Garden Soil pH: What Is It and Why Does It Matter?
There are a lot of components that go into planting and growing a successful garden. The one that is often forgotten is soil pH. So today we’re going to find out what it is and why it matters.
Have you ever planted a garden and even though you did everything right, your plants don’t grow or they don’t grow as they should?
You watered it properly, you gave it the necessary amount of light and your compost/soil mix was on point. But still your garden did not produce the plant growth you expected.
So I have one question…did you check your soil pH levels?
Soil pH is how acidic or alkaline your garden is. And it directly affects which plants will grow successfully in your garden.
Why is soil pH important?
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Over time, plants have evolved to require certain nutrients in order to flourish. The soil pH determines which ones are available to be absorbed by the plant roots.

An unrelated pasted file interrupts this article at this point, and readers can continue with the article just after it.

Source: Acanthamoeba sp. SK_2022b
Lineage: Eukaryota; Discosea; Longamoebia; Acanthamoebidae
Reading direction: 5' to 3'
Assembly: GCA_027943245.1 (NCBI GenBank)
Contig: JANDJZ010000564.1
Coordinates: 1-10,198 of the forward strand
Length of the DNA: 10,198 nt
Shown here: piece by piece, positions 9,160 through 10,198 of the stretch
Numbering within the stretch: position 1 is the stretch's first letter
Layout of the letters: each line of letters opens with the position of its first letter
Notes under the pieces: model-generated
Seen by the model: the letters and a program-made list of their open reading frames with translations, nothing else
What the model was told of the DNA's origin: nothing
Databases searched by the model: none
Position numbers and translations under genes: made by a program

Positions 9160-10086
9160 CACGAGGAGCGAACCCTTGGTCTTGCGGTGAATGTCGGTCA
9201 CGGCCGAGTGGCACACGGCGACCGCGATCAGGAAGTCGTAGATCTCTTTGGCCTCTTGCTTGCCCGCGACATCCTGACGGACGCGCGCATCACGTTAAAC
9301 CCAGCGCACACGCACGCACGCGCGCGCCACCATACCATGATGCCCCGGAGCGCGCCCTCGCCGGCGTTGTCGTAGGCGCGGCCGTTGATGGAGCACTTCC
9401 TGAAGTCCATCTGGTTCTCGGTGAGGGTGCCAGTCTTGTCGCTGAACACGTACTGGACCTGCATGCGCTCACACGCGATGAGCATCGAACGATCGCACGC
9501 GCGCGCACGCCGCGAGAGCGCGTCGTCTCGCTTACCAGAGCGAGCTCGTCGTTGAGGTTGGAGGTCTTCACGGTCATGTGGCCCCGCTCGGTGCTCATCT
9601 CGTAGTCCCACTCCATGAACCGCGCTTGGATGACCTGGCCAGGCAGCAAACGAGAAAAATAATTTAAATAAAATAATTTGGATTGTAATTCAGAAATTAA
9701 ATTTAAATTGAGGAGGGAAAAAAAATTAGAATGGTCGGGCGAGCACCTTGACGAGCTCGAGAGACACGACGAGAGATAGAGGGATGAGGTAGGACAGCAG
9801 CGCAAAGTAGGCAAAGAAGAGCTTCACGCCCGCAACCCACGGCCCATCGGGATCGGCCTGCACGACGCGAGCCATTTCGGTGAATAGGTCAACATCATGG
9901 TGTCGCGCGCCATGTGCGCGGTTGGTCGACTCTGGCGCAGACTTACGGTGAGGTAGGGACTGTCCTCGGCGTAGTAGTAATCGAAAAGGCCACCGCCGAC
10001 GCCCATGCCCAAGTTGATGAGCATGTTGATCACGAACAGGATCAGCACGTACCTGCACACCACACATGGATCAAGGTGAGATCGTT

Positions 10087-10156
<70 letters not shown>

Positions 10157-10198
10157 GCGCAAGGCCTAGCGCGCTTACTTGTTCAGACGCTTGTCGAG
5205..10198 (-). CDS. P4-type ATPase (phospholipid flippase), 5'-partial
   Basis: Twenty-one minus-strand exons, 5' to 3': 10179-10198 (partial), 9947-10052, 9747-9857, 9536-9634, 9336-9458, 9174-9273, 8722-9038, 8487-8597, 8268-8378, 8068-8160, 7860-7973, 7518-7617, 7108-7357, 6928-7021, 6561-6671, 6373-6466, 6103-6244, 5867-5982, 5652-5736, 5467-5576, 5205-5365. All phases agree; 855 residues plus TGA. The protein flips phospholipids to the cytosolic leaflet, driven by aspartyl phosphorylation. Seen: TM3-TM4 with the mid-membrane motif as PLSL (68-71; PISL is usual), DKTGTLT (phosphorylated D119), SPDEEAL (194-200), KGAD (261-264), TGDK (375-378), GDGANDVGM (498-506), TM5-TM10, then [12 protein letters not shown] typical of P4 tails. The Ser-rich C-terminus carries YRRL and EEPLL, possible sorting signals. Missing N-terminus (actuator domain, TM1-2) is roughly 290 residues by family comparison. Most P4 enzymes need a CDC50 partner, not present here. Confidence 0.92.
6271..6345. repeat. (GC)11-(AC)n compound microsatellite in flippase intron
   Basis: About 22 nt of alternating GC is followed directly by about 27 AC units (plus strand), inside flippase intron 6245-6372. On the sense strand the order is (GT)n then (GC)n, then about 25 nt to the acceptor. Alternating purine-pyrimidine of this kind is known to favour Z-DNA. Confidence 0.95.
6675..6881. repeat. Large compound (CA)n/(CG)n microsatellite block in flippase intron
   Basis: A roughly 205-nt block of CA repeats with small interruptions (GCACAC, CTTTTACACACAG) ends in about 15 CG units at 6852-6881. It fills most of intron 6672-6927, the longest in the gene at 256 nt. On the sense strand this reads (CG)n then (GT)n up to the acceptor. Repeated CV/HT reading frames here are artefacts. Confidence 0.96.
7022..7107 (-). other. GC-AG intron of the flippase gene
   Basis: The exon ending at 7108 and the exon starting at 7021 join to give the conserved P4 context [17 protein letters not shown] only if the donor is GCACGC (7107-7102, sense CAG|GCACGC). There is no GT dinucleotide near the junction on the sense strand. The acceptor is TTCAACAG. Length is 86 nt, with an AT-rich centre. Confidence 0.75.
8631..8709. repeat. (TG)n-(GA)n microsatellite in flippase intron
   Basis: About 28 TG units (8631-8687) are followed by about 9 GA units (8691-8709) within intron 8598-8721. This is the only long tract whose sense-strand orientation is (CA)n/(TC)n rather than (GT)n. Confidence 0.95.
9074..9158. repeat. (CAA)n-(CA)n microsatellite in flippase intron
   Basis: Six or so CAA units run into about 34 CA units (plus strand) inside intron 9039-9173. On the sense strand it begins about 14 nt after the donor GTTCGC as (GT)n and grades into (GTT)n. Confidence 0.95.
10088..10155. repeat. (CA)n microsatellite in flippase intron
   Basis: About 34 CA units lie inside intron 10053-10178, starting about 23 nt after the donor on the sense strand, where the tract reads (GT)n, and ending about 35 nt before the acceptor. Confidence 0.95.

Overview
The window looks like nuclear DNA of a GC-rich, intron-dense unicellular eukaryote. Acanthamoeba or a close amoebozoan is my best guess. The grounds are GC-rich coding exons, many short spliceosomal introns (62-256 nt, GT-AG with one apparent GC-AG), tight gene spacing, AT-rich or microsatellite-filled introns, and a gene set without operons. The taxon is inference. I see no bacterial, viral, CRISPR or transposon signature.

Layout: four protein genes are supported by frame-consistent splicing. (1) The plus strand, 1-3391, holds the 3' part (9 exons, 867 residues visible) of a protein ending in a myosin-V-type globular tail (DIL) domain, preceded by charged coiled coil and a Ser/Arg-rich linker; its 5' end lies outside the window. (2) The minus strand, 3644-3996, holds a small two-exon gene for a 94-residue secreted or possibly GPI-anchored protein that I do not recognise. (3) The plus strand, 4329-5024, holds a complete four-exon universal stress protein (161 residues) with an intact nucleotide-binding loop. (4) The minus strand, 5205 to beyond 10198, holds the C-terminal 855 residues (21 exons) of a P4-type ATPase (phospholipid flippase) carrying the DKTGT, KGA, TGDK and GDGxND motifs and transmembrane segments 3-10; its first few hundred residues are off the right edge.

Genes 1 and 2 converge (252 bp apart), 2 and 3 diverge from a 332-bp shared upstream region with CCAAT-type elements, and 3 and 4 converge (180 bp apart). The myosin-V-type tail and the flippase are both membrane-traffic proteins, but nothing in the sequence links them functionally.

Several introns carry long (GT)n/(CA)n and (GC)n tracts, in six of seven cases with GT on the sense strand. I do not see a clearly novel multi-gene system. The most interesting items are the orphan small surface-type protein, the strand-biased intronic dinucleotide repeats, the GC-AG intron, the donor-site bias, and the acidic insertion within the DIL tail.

If your soil pH is too acidic or alkaline, your plants will get too much of certain nutrients and not enough of others.
Plant in the incorrect soil and your seeds or seedlings will not flourish and in some cases may struggle to survive at all.
How is garden pH measured?
The pH scale for gardening runs on a scale from 0 to 14.
- A reading below 7 (low pH) indicates your soil is acidic.
- A reading above 7 (high pH) indicates it is alkaline.
- A reading of 7 exactly is considered a neutral reading which means your soil is neither alkaline or acidic.
For most regular garden plants, you will want your soil pH to read somewhere between very slightly alkaline or very slightly acidic, between 6.5 to 7.5.
Strong alkaline or strongly acid soils will need to be amended to grow most plants.
How to test garden soil pH
There are three ways to test the pH of your soil:
- The easiest way is to buy a battery-operated tester (like this one* from Amazon) that you stick in the ground and it gives you a reading.
- A more accurate way that requires a little more work is to get a DIY soil pH test kit.